PAs on the Front Lines: Brittany Arnett in Pediatrics
‘This is the most memorable moment in my PA career’
April 8, 2020
Brittany Arnett, PA-C, has been practicing for nine years and works in pediatrics in Clayton, Georgia. She started discussing COVID-19 with her colleagues in late January, weeks before it reached her small town. “We saw the train wreck coming,” she says.
“By far, this is the most memorable moment in my PA career, rivaling the fears of my first day of practice after graduation, the excitement of urgent care and family medicine, and the challenges of solo practice in rural Georgia. Perhaps, though, this is the time for which I have been called to medicine, called to step up.
“In late January, my coworker Jami and I discussed our increasing concern for China’s COVID-19 crisis, and the high likelihood that the U.S. would not be spared. We saw the train wreck coming. She decided, wisely, to order more supplies for the office. I ordered washable masks in case supply dwindled as it did in China. And two weeks later, every company we order from was out of masks, hand sanitizer, and protective gear. A new shipment came right as our original PPE supply ran out. We watched as COVID-19 crossed the ocean, traipsed into our country, and spread ever closer to us. We scoured the news nightly (my new all-consuming pastime) and dealt with corresponding insomnia. We rekindled our prayer lives.
“We were among the very first offices in our region to start testing – about the same time as the local hospital – because of our preemptively-ordered and highly-treasured COVID-19 swabs. I went to bat, with the Public Health Department supporting me, to explain to the state why testing kids at lower risk of complications was just as important as testing severe adult cases due to carrier status.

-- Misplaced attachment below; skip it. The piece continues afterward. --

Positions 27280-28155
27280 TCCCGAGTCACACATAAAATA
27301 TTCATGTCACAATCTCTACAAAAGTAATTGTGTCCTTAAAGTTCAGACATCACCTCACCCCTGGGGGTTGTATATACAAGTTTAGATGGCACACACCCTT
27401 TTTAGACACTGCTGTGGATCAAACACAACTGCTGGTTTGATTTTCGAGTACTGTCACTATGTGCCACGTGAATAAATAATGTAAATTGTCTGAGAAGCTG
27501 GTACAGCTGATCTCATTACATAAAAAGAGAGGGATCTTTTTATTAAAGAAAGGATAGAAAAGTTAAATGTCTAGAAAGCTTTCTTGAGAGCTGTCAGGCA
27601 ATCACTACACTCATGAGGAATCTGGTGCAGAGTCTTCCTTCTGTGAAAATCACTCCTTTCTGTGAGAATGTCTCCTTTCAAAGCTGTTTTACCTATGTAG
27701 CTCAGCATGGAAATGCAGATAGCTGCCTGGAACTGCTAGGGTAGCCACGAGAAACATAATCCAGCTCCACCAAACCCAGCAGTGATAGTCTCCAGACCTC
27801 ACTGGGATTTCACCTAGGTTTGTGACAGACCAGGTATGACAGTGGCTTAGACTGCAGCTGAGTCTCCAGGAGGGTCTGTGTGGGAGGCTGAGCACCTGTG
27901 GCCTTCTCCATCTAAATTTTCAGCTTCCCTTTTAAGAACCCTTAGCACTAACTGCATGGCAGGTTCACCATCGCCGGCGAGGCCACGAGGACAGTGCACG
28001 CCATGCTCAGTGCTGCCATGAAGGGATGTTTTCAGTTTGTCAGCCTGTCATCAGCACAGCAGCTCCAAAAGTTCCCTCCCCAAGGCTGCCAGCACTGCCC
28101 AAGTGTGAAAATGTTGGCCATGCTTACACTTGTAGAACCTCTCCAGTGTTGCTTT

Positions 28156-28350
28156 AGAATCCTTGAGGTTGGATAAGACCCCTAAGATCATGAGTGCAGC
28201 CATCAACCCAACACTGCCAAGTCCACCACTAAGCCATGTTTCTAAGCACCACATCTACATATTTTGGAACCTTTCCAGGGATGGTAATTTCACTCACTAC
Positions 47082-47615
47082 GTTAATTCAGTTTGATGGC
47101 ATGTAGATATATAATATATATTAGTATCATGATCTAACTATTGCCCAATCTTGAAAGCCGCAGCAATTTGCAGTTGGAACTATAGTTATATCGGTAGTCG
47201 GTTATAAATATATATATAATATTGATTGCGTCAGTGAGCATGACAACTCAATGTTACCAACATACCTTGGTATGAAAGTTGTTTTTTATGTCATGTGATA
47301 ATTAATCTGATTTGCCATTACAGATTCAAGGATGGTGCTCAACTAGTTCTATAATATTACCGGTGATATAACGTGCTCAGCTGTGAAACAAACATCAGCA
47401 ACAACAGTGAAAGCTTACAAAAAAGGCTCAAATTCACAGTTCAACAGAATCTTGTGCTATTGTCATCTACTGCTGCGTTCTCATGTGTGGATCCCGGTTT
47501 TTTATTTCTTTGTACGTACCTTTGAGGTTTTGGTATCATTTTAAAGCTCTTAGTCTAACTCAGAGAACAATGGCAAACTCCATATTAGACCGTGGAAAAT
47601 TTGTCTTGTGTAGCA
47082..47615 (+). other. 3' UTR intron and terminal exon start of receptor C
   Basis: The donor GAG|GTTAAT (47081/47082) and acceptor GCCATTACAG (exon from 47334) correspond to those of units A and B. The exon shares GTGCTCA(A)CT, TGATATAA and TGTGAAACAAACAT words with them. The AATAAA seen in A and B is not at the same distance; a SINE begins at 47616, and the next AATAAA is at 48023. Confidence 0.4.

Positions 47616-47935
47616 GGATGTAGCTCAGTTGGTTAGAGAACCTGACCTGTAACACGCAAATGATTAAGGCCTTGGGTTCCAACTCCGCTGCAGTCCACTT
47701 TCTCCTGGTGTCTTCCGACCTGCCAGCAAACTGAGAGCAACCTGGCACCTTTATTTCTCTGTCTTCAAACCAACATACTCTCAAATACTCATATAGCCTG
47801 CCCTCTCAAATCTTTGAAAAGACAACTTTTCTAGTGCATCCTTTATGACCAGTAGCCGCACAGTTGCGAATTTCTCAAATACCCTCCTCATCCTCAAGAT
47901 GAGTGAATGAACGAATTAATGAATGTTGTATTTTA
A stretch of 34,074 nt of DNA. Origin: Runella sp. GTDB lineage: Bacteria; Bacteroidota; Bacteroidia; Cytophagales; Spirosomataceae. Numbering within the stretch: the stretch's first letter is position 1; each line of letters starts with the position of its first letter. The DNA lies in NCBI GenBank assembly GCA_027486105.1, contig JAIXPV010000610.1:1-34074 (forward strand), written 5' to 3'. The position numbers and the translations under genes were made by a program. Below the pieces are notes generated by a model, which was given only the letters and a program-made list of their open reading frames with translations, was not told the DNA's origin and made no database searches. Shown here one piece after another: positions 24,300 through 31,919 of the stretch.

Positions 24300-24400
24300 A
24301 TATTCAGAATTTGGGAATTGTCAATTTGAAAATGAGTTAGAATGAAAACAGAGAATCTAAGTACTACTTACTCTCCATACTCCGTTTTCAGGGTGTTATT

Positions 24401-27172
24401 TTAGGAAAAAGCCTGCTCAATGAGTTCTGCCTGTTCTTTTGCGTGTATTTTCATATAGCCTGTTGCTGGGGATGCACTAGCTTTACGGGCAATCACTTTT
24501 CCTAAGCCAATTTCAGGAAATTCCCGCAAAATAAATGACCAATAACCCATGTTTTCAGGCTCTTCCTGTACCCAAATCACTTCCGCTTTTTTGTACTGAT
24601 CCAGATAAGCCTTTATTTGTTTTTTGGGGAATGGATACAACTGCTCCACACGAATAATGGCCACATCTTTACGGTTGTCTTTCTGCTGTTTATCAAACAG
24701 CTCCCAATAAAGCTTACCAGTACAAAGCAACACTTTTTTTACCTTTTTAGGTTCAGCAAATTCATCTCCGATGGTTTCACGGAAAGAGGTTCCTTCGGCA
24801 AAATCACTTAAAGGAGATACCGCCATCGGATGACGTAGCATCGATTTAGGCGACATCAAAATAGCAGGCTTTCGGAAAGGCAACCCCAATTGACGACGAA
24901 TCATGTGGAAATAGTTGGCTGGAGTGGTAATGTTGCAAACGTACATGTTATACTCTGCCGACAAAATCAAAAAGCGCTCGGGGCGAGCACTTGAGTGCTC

“The Mercer University PA students I precept could not believe the timing of their very first rotation in the field after didactic year. They saw national and state rules changed, out-of-the-box thinking, and real-time problem solving among a staff of four people. They saw telemedicine being implemented for the first time within my company. And they saw their second rotations get cancelled in advance.
“To date, we have no pediatric positives in this office, but our county just announced the first two confirmed adult cases last weekend. Several swabs are pending. It seems inevitable. I’ve worked on my living will, like many other providers have, just in case. We are pleading with the community to take social distancing seriously, and it appears to be making some difference, especially as stories from the rest of the country flood in. We try to keep our little town informed and sort through the panic and hysteria for reliable facts and good advice. The responsibility weighs heavily. But I suspect THIS is what I was made for. A time such as this. To be the light, as a representative of the PA profession. I will continue to pray for those of you in the worst of circumstances. Please know that your examples and outcomes will likely make the difference for communities like ours, and that we greatly appreciate it.”
Arnett is a forward-thinking leader. She shares five pieces of advice for other PAs as the country responds to COVID-19.
- Advocate for yourself, but also advocate for your staff and company as a whole.
- Speak up in your community when you see questionable decision making in times of impending crisis (e.g., plead privately with leaders to shut down larger group gatherings before anyone else in the area has proposed such actions).
- Even in times of crisis, consult a lawyer before signing any contracts or contract amendments. Do not rush into signing anything just because our world looks different than it did.
- If you’re more than 5 years out of school, watch closely for the signs of professional burnout and ask for help from employers, supervising physicians, and even from the state medical board early on. Times of crisis can stop burnout in its tracks and reinvigorate us as providers. But for some PAs – overworked in the EDs, Med Surg floors, and ICUs during the crisis – it may precipitate burnout. Serve your community loyally, but stop short of that mental and physical point of no return. And know you are not alone.
- You are the most important person during a crisis like this; if you get sick, the snowball effect is huge. Set guidelines for yourself in advance. This crisis has taken down many a provider, many in their 50s and 60s and some of whom heroically took care of others during PPE shortage in their hospitals.
Brittany Arnett, PA-C, practices pediatric medicine in Clayton, Georgia.
Please consider sharing your own experience on the front lines of the COVID-19 response with us.
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